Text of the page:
Fluoride Action Network


Occupational exposure to high concentrations of anesthetic gases (more than 500 ppm of nitrous oxide and more than 15 ppm of halothane and enflurane) can cause neurobehavioral effects in operating room personnel. Factors such as stress and work organization play an additional role in reducing performance capacities. It is still unclear whether these conditions may become the predominant factor in behavioral impairment when exposure to anesthetic gases is reduced; in addition, we wished to ascertain the extent of neurobehavioral and neuroendocrine effects at relatively low levels of exposure to such gases. Therefore the same group of 30 operating room personnel was examined with neurobehavioral tests during gaseous and nongaseous anesthesia. In this way, the neuropsychological performance was examined under the same stress conditions, but with different exposure levels to anesthetic gases. Serum cortisol was measured as an additional “biological stress indicator.” Prolactin secretion was examined to study possible interference of anesthetic gases with the dopaminergic system. The results were compared with those in a control group of 20 hospital workers from other departments, with similar characteristics in respect of age, sex, and education. During work with gaseous anesthesia, average airborne concentrations (geometric mean) of nitrous oxide were 50.9 ppm (SD 20.8) on the first day of the working week, and 54.2 ppm (SD 22.1) on the last day of the working week, whereas average urinary nitrous oxide (geometric mean) were 21.54 micrograms/l on the first day of the working week and 25.67 micrograms/l on the last day of the working week. The operating room workers showed slower reaction times at the end of the week with gaseous anesthesia, compared with workers using nongaseous anesthesia and the control group. At the same time they also showed increased secretion of prolactin, whereas cortisol remained unchanged. Therefore, it can be concluded that lower levels of exposure to anesthetic gases (and not only high exposure levels) cause an impairment of neurobehavioral performance, with the action of stress being less relevant. The mechanism of anesthetics’ neurotoxic action seems to be related to interference with the dopaminergic system.

*Original abstract online at https://link.springer.com/article/10.1007%2FBF00381630




According to experimental and field studies, exposure to more than 500 ppm of nitrous oxide(N 2O) and more than 15 ppm of haJothane and enflurane can cause performance impairment in neurobehavioral exammations (Bruce and Bach 1975, 1976; Smith and Shirley 1978; Allison et al. 1979; Edling 1980; Mahoney et al. 1988. Control of exposure to anesthetic gases has received increased attention since the mid-1970s, when scavenging devices were fitted on anesthesia machines to vent the gases from the operating room. In the U.S. the National Institute for Occupational Safety andn Health (NIOSH) recommended in 1977 that exposure to N2O be limited to a time-weighted average (TWA) air concentration of 25 ppm, whereas the American Conference of Governmental Industrial Hygienists proposed a threshold limit value (TLV) of 50 ppm (ACGIH 1976). In 1989, the Italian Ministry of Health recommended a TLV-TWA of 100 and 50ppm, for already existing and for newly constructed operating rooms respectively (Ministero Sanita). The subsequent improvement of ventilation systems in workplaces led to a general decrease in exposure levels in most hospitals. Further neurobehav1oral field studies were subsequently conducted at concentration levels generally lower than 100 ppm of N 20, These studies showed that factors other than anesthetic gases, such as stress and work organization, may play an important role in determining performance impairment under these exposure conditions (Stollery 1988; Gilioii et al. 1992, Lucchini et al. 1995). Stress conditions activate the hypothalamic-adrenal system and cause hypersecretion of corticosteroids and catecholamines. When. in their daily activities, humans are subjected to mental, physical, or diverse environmental stresses, cortisol levels increase. These external stimuli provoke secretory peaks that interact with the physiological fluctuations due to circadian rhythm (Branderberger 1992; Tarui and Nakamura 1991; Lundberg et al. 1990). Therefore, serum cortisol can be used as a biological indicator or stress.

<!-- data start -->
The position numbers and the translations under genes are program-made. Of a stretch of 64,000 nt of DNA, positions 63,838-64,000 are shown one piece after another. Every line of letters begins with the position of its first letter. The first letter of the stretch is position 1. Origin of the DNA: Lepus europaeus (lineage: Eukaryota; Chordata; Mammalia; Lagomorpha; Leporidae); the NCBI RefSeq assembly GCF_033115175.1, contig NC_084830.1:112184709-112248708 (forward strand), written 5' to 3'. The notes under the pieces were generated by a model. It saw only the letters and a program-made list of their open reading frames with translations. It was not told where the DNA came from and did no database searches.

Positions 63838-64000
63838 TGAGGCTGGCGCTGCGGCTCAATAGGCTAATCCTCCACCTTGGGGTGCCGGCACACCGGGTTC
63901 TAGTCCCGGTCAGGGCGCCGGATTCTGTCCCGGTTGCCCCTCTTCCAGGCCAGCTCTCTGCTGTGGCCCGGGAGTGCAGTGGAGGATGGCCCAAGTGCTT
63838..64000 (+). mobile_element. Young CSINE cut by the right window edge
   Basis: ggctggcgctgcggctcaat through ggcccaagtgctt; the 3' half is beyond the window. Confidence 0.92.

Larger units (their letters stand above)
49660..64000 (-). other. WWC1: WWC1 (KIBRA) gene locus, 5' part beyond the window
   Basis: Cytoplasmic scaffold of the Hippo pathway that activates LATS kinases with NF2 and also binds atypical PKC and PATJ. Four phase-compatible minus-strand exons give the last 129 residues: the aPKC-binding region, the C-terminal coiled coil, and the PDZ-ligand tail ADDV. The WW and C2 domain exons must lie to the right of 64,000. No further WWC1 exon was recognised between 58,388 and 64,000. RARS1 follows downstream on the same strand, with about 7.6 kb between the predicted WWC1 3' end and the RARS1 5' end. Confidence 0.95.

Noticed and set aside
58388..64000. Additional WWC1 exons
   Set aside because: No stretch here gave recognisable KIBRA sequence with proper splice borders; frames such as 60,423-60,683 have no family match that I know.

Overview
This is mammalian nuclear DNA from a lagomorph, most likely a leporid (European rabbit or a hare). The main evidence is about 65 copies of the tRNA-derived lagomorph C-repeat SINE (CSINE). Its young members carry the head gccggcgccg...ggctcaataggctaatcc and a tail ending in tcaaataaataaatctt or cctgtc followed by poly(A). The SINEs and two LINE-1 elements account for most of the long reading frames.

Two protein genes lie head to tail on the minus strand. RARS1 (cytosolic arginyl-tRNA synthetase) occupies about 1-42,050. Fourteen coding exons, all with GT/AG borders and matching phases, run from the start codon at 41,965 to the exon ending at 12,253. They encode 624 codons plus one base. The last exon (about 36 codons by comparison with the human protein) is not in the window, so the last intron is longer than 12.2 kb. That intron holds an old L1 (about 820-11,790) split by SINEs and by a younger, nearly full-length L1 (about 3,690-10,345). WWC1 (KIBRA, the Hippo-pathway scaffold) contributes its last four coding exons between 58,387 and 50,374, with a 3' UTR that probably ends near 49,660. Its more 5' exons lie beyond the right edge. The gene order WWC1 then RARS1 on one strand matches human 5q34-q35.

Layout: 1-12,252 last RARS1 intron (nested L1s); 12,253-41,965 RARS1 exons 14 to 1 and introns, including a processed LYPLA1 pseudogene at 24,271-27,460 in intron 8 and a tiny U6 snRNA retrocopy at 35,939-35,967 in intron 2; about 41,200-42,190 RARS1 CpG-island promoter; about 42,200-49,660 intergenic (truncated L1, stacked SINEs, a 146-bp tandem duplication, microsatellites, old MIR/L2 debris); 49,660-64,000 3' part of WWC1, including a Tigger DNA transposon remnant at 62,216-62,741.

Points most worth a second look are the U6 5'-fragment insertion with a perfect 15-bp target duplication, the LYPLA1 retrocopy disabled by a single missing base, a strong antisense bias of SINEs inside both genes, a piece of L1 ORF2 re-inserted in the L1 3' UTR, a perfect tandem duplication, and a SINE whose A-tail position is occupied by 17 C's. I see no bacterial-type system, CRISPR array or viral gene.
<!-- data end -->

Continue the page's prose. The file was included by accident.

Recently, it was hypothesized that anesthetic gases have a similar mechanism of neurotoxic action to organic solvents. In fact. both substances might interfere with the dopaminergic system, which is very important in arousal and mood modulation. The tuberoinfundibular
system may be a specific target for these substances and/or their metabolites dissolved into the bloodstream, since it is not protected by the bloodbrain barrier. Moreover, the pituitary function can be selectively vulnerable and this effect is specifically shown by changes in prolactin (PRL) secretion, which is tonically modulated by the dopaminergic system (Mutti et at 1993).

Based on these observations, neurobehavioral functions, PRL secretion and serum cortisol were studied in operating room workers exposed to anesthetic gases at different times of the working week.


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